@King Garlic - Yes, you're correct, the MRD (aka RMD) changes each year by age and 12/31 balance. Most custodians will do the calculation for you and print the amount on your statement. There are also online calculators available, just Google RMD calculator.
ssa -- That's what we see on our end. Just add your questions where you have been leaving your comments and they will come to us :)
Hi Rich, the funds you list are solid funds, decide an allocation based on your goals, timeline and risk tolerance and there is no perfect time to enter a market but I believe being at record highs makes it more difficult to earn a great return in the next few years. You could dollar cost average in over many months and that may be more palatable then investing now should a correction come soon.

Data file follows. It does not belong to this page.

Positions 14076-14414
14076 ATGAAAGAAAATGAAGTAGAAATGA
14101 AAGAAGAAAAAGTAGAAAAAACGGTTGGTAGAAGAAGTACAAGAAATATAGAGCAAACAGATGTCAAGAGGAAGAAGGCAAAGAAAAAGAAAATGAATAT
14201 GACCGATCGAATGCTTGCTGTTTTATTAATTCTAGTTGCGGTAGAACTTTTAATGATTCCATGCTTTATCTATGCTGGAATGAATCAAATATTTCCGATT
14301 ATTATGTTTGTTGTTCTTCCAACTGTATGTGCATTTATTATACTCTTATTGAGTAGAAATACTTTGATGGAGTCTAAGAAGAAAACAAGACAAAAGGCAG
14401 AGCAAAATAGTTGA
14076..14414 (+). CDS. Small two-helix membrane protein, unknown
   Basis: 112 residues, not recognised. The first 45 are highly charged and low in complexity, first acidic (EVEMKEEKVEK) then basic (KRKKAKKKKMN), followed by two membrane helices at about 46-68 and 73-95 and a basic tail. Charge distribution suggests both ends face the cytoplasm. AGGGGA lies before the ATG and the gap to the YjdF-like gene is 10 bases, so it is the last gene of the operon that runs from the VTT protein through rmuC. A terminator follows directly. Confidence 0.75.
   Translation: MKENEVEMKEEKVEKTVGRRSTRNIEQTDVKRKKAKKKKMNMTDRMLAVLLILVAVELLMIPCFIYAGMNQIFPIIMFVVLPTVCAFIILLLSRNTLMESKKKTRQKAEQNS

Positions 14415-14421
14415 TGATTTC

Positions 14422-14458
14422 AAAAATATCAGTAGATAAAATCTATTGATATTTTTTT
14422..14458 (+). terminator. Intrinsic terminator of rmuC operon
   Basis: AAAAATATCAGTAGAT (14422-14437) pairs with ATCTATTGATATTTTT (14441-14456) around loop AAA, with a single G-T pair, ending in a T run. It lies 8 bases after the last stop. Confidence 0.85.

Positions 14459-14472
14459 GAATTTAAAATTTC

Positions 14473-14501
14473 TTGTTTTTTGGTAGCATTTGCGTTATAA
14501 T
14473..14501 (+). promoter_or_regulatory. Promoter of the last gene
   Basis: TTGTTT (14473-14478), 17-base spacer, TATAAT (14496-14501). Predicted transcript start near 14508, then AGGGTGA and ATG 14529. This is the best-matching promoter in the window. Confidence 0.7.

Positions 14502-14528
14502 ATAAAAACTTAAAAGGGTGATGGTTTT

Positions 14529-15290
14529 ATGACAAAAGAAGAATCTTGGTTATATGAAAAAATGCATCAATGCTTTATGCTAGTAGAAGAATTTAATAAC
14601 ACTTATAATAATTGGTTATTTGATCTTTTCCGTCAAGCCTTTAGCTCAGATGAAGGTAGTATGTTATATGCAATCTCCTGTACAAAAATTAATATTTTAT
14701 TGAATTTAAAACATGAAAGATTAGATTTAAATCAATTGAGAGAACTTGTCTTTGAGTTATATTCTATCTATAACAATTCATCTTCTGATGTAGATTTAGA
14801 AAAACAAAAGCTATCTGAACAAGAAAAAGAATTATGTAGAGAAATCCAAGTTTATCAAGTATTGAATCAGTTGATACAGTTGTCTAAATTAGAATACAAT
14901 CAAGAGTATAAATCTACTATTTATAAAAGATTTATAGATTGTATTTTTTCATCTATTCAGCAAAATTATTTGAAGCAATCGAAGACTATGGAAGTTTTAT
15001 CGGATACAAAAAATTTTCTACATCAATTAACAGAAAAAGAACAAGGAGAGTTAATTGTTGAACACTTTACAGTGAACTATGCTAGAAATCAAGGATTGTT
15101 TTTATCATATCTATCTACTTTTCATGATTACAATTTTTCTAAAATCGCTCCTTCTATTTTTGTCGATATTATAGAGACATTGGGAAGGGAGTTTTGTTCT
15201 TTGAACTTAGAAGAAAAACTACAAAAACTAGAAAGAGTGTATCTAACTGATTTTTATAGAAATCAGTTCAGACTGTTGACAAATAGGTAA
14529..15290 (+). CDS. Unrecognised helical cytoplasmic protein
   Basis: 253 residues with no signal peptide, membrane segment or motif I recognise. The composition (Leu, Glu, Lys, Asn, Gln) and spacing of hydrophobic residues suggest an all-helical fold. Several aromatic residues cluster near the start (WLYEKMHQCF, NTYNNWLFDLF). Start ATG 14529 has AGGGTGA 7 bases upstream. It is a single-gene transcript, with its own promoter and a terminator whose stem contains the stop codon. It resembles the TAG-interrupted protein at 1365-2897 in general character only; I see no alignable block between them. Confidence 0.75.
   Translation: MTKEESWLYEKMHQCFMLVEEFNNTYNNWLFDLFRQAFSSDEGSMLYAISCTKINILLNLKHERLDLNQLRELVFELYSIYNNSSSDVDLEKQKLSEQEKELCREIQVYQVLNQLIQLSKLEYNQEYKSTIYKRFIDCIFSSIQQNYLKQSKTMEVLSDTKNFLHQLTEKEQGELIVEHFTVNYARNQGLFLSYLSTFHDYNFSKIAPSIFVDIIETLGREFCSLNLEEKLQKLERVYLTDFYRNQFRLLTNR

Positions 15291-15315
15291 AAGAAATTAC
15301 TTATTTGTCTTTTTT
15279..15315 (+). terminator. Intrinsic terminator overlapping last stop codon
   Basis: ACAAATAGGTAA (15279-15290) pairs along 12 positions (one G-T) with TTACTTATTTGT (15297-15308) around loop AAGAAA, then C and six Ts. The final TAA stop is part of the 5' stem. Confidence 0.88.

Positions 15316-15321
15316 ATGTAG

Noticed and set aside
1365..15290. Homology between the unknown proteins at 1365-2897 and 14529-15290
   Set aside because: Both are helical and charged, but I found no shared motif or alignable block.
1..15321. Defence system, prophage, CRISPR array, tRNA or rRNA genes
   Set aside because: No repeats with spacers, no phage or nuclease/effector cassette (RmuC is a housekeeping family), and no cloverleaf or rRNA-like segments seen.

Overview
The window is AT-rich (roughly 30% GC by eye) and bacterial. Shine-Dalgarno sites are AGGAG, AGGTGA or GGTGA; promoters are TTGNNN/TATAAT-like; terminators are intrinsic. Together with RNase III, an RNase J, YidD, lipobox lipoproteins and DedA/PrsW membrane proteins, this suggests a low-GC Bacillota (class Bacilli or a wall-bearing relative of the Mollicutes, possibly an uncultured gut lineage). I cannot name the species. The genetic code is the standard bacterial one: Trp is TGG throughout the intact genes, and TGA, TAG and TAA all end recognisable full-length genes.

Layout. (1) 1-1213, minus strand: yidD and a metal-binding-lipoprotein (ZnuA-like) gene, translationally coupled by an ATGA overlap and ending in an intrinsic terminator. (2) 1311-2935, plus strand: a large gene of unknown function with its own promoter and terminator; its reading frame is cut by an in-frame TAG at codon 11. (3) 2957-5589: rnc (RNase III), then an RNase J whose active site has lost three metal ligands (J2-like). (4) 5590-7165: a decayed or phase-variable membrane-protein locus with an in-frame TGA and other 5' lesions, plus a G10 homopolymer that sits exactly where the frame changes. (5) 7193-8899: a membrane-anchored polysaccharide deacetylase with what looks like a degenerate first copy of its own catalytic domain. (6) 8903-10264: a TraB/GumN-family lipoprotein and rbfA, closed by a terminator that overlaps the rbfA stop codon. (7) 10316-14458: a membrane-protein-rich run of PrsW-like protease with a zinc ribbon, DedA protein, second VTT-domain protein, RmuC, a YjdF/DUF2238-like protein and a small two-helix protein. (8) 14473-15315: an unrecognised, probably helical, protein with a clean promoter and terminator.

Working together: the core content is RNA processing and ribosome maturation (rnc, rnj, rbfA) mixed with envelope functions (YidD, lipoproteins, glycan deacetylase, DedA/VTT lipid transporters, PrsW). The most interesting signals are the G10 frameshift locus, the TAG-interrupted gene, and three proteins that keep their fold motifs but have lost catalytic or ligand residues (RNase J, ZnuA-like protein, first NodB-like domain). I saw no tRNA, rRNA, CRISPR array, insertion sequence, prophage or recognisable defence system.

@Nikkia - I find 20% is often a good "rule of thumb" target for getting on track for the long-term. It may or may not be right for you. Ideally we want to see about that much going towards long-term savings if you haven't been doing 15% to long-term savings over time. However, if you need to build an emergency fund, pay-off debt, then as you accomplish those things then you're already used to 20% going to financial priorities and it just naturally goes towards long-term retirement savings. If you can do more, go for it... a lot of us need to catch-up. However, keep in mind if you really see these being paid off before they are forgiven as well. It wouldn't make financial sense for you to put as much as you can towards the loans, have them forgiven, and be 10 years closer to retirement without any savings.